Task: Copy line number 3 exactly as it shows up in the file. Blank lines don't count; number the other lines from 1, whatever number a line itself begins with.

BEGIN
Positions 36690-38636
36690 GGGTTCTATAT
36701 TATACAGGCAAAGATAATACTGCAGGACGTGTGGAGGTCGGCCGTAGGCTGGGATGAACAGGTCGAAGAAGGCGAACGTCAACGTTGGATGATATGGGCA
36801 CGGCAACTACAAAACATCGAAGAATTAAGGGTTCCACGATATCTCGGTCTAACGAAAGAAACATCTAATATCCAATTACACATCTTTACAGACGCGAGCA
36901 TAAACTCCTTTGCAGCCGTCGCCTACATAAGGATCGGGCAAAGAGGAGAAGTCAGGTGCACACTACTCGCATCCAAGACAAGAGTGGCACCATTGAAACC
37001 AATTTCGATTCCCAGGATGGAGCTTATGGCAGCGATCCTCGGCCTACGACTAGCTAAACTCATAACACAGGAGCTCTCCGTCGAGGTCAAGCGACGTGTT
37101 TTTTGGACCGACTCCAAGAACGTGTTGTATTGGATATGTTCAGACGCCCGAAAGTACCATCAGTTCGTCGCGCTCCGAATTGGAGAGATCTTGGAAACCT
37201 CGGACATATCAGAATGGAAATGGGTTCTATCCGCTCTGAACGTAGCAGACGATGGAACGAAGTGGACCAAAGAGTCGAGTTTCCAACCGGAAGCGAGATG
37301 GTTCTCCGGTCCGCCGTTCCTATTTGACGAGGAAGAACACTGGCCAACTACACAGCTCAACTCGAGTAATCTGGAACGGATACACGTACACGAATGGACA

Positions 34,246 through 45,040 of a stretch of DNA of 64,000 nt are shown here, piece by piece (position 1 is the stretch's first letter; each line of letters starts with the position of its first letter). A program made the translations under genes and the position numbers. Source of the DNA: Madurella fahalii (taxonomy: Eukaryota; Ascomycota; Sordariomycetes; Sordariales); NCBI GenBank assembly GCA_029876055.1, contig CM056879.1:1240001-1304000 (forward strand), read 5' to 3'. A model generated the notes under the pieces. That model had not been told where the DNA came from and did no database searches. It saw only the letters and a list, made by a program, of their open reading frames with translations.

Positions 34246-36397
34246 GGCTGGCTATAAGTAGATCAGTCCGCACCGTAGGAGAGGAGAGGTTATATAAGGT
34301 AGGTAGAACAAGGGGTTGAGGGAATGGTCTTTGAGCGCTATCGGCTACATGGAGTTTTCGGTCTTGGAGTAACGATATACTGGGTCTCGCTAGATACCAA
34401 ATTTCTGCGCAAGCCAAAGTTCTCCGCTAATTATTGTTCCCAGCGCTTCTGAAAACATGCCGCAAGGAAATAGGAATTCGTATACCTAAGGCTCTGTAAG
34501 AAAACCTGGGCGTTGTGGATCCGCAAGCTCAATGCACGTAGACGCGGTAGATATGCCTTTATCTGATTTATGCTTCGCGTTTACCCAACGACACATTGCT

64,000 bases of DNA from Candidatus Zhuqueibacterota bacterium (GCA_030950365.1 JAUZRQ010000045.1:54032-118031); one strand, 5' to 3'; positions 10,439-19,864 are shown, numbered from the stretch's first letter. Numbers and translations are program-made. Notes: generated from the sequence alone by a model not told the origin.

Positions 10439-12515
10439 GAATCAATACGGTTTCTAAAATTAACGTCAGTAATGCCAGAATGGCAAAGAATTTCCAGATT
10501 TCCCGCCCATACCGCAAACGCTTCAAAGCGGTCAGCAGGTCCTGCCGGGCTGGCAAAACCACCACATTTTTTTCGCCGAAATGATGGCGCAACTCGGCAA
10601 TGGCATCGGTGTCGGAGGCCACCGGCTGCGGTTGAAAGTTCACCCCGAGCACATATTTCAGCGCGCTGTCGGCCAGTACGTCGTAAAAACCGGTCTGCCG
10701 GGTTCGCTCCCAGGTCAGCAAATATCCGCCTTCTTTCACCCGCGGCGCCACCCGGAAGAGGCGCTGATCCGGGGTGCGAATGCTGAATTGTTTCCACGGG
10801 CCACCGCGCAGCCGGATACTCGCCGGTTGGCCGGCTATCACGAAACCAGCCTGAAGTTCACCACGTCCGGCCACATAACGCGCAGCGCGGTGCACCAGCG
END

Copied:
36701 TATACAGGCAAAGATAATACTGCAGGACGTGTGGAGGTCGGCCGTAGGCTGGGATGAACAGGTCGAAGAAGGCGAACGTCAACGTTGGATGATATGGGCA